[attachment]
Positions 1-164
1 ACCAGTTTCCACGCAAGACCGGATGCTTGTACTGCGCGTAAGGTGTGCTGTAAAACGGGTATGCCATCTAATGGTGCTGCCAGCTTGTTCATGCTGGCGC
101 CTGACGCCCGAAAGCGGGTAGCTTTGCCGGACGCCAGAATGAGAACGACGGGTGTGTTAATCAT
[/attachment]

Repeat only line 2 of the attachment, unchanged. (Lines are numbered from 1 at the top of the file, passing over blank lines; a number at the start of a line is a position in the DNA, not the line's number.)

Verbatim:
1 ACCAGTTTCCACGCAAGACCGGATGCTTGTACTGCGCGTAAGGTGTGCTGTAAAACGGGTATGCCATCTAATGGTGCTGCCAGCTTGTTCATGCTGGCGC